How can I check the replication topology for problems?

Active Directory (AD) replication is dependent entirely upon an accurate replication topology, a map of which domain controllers will exchange replicated changes with one another. The topology is generated by the AD Knowledge Consistency Checker (KCC), which generates a topology both for intrasite and intersite replication.

Generally, the first symptom of topology problems is when one or more domain controllers, or an entire site, fail to replicate AD changes. You might, for example, notice that user password resets aren't being replicated properly or that new users and groups aren't consistently available throughout the domain. Often your first response to this problem is to use the Active Directory Sites and Services console to force replication; but doing so is useless if the underlying replication topology isn't correct.

Troubleshooting topology issues requires a methodical approach. If possible, start by determining whether you're dealing with an intersite or intrasite topology problem, as you'll need to troubleshoot them separately. To help make that determination, connect to a specific domain controller by using Active Directory Users and Computers. Make a change to AD, such as creating a new user group or organizational unit (OU). Check to see whether the change appears on another domain controller within the same site and within another site. Keep in mind that intrasite replication can take as long as 5 minutes or so to complete under normal conditions.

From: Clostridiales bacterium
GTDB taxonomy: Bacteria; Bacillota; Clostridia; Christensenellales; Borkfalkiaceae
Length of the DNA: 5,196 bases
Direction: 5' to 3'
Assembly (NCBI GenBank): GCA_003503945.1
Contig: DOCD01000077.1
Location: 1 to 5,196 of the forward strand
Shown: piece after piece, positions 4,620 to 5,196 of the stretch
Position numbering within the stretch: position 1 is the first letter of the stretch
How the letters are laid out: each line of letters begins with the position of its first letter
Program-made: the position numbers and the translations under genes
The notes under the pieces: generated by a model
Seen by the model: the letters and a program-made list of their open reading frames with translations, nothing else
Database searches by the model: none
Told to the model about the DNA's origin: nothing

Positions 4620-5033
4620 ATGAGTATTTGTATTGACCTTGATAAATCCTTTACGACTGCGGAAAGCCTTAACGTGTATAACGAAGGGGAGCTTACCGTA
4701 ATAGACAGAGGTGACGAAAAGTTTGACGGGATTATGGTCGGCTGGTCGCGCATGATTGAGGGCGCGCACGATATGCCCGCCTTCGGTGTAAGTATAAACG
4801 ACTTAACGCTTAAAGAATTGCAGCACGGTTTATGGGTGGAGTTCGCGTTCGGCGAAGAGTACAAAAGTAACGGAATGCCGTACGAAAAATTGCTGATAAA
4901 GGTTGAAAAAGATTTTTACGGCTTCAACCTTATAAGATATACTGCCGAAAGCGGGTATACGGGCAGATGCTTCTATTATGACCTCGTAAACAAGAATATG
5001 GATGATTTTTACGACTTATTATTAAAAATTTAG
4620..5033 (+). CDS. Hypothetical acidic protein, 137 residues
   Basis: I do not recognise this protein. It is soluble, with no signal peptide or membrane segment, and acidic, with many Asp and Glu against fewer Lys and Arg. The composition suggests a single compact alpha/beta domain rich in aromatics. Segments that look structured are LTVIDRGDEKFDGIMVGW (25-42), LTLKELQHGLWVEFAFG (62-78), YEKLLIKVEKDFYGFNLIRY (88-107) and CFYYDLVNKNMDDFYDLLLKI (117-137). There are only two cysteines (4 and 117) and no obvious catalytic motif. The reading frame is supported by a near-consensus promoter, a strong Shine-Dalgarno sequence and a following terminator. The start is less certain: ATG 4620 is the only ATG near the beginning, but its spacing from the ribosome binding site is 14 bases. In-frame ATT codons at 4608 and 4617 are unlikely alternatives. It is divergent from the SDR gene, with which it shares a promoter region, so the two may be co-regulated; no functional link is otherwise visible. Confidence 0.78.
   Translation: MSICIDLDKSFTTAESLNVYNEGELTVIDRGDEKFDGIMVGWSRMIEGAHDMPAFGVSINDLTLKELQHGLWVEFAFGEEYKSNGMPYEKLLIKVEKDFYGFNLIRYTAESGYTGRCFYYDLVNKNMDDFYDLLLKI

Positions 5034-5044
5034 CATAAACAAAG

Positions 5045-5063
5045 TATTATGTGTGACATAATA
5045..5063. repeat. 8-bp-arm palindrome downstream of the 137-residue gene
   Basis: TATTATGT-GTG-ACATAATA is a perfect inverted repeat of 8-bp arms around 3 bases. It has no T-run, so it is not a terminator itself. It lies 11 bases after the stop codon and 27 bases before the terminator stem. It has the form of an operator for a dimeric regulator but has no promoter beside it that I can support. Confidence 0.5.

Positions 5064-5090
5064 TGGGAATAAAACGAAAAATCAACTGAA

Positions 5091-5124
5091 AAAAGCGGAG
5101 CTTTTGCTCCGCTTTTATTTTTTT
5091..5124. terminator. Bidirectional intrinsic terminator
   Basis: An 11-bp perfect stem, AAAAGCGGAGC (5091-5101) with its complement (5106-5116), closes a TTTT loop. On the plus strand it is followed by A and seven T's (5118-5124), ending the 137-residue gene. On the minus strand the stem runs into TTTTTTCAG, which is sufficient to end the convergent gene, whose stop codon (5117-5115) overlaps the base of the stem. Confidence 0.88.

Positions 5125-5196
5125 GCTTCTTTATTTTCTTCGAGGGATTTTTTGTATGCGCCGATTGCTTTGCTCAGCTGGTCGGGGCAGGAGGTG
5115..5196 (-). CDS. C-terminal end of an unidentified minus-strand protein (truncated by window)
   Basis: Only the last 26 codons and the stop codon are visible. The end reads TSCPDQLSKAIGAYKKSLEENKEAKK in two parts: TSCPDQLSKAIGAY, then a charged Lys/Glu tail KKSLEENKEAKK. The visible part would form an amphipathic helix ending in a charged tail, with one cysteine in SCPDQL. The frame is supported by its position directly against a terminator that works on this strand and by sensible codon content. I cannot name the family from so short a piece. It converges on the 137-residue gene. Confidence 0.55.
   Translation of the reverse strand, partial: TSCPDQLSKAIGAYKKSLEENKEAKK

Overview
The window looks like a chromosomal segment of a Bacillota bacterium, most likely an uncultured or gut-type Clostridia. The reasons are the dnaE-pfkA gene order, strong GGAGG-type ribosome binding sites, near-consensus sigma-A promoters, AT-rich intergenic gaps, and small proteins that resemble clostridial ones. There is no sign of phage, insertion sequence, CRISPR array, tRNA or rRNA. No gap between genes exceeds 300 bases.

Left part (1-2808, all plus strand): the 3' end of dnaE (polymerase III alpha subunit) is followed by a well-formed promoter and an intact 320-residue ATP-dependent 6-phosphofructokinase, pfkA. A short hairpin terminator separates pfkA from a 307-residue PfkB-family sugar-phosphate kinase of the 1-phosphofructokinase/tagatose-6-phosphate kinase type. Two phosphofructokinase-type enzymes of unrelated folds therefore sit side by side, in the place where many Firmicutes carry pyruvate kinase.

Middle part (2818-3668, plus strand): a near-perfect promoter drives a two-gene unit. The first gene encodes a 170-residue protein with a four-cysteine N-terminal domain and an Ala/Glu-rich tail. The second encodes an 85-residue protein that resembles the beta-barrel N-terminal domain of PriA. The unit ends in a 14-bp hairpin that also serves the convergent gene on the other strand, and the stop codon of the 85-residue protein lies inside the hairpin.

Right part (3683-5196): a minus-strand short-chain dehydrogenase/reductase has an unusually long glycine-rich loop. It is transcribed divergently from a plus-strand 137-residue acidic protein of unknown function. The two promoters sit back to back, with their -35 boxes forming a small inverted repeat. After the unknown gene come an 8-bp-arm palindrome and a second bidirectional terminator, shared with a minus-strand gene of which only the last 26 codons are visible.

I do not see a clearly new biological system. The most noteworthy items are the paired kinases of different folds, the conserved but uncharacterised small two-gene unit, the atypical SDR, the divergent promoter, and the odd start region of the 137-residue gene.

Intersite replication is dependent upon the replication schedule you configured for the site links.

Intersite Replication

When intersite replication seems to be a problem, check the obvious first:

  • Make sure your site links are configured with the correct replication schedule. If you have multiple site links between two sites, check the schedule on each. It's possible that one link has failed, and that AD was switched to an alternative link that uses a different schedule.
  • Check the network connectivity between the two sites to make sure that your network isn't creating the problem.

Next, figure out which domain controllers are acting as the bridgehead servers in each site. Keep in mind that each domain in each site will have at least one designated bridgehead server. Sites with connections to multiple other sites might have multiple bridgehead servers per domain, with each bridgehead handling connections to another site. You can find the bridgehead servers by looking at the connection objects in Active Directory Sites and Services, and noting which domain controller is configured with connection objects to a domain controller in another site.

If you can't find a connection object on any domain controller in one site to a domain controller in another site and both sites contain domain controllers in the same domain, then you have a topology problem. Troubleshoot the intersite topology generator (ITSG).

On each bridgehead server, ensure that you can ping the bridgehead servers at the other site(s). If you can't, a network issue is causing the problem and must be resolved.